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Sex workers and periods

“When we talk about menstruation or hygiene, people think our opinions don’t matter because we are sex workers.”

It’s 2020, but sex and periods still remain the two most stigmatized issues. While both continue to be addressed in hushed tones, speaking up has attracted nothing more than silence. There are loads of initiatives working on health and sanitation for the people. But when it comes to sex workers, there are rarely any studies that determine their health and hygiene problems, let alone menstrual hygiene management.


Unfortunately, the other side of the coin is a lack of formal education, poverty, and the shame attached to their profession that stops them from practicing their rights. Periods and all that they bring along with them (physical and emotional) always mean a few difficult days, no matter where you work or where you live. When it comes to the sex industry, it’s a bit more than just dealing with them every month. In an effort to effectively erase any traces of menstruation from the depictions of sex, there comes a need to ‘schedule’ menstruation and many a times use sponges instead of proper hygiene products.


Surprisingly, for an industry populated by menstruators, periods get zero consideration. The reason for this seems to have less to do with the platforms’ own bias regarding menstruation, and more to do with the constraints placed on the industry. In a broad sense, there is very little room left to negotiate their periods when nudity and sex is part of the way they make a living—or in other words, how menstruation impacts the financial and emotional well-being of sex workers, and what steps they have to take to mitigate its impact. Learning how to come to terms with this surely seem like a process over the course of one’s life.


While some sex workers opt to get their uterus removed altogether, some live with it as a recurring crisis. Despite the many tactics sex workers have learned to stop or hide menstruation, sometimes, this is not possible. And in cases like these, negotiating their boundaries with clients brings up another challenge. In our cultural imagination, it is easy to think about period blood as something that would automatically turn someone off, causing sex workers to lose income. Not to mention that periods themselves would be so debilitating that they have the same impact. What this conveys is that the relationship between work and periods is more complex. Like periods themselves, which vary from person to person, the impact varies from sex worker to sex worker. Moreover, individual sex workers may negotiate their cycles differently. It’s a personal experience, and yet a universal one, negotiating their periods one month, one partner, at a time.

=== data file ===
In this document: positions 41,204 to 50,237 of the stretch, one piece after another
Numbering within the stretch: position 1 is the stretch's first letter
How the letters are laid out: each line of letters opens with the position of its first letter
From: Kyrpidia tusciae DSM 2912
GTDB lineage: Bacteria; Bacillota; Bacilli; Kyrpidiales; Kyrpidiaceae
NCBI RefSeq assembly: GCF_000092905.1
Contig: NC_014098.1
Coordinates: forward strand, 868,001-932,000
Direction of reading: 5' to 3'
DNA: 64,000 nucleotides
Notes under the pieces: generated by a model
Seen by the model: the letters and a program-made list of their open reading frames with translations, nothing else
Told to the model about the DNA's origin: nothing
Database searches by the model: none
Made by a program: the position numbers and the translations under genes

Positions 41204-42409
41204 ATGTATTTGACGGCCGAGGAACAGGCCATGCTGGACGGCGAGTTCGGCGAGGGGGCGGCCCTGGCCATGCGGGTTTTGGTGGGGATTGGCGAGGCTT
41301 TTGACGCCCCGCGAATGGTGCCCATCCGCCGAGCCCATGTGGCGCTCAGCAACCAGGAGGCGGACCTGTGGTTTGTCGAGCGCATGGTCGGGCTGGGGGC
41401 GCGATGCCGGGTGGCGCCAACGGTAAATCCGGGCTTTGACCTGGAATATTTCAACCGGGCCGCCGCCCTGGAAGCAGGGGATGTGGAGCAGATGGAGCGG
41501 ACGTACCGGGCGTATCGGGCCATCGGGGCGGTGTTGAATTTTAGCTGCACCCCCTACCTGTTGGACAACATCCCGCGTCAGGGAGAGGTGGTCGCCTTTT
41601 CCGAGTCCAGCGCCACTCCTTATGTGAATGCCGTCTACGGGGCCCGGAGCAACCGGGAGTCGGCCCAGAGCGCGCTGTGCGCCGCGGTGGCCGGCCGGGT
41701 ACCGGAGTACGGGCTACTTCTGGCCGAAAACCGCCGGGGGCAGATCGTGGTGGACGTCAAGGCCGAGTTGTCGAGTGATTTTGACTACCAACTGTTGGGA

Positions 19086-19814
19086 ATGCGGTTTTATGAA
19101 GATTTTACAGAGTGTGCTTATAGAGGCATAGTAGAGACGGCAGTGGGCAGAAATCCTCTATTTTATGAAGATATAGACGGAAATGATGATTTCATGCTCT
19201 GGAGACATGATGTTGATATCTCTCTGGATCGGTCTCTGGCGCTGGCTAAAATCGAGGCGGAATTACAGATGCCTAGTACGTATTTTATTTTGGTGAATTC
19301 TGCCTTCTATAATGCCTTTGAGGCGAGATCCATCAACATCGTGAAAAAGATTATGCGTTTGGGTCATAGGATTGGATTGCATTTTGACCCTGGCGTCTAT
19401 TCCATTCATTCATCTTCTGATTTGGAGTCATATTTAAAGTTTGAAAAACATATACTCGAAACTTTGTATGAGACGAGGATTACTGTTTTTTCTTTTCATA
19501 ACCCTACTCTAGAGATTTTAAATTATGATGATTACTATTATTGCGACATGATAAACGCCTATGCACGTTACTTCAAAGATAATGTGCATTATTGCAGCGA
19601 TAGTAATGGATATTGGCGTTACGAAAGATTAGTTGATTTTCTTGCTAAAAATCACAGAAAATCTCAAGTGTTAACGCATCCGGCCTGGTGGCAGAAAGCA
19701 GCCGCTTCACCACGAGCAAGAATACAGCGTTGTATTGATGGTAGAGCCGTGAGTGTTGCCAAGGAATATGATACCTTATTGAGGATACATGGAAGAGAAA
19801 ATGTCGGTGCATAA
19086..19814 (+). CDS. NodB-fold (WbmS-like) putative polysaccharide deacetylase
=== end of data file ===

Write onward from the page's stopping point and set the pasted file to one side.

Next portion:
While the perception of morality varies from one perspective to another, the provoking thought here is the unavailability of proper menstrual hygiene and respect to sex workers, which in retrospect, should not even be a ‘question’ to begin with. When backed by staggering data and almost no access to facilities like sanitary napkins and toilets, it’s tough to focus on the light at the end of the tunnel. With sex workers more prone to sexually transmitted diseases, vaginal infections, and living in hardly sanitary conditions, it’s time to start a conversation about hygiene. Government initiatives like ‘Sukhad’ have paved the path for a good path as they provide these workers with pads, soaps, and disposal envelopes.


When it comes to menstrual hygiene, the popular adage of ‘health is wealth’ falls apart, and an uncomfortable silence takes its place. Little, inaccurate, or incomplete knowledge about menstruation is a great hindrance in the path of personal and menstrual hygiene management. With no exposure to hygiene management and taxes making pads seem like a luxury, there’s a lot of progress to be made.


They say the sex industry is dangerous because of how you treat sex workers. It’s time stains and sex stopped defining purity. There is unviable power in ownership, and there is nothing wrong with owning sexuality. Screams of traded dignity already account for their circumstances. Menstrual hygiene and respect are basic rights, and must proudly be a part of all those who menstruate.


Sex worker rights are human rights.


Written by Nibha Patil

Cover by Khyati Patkar

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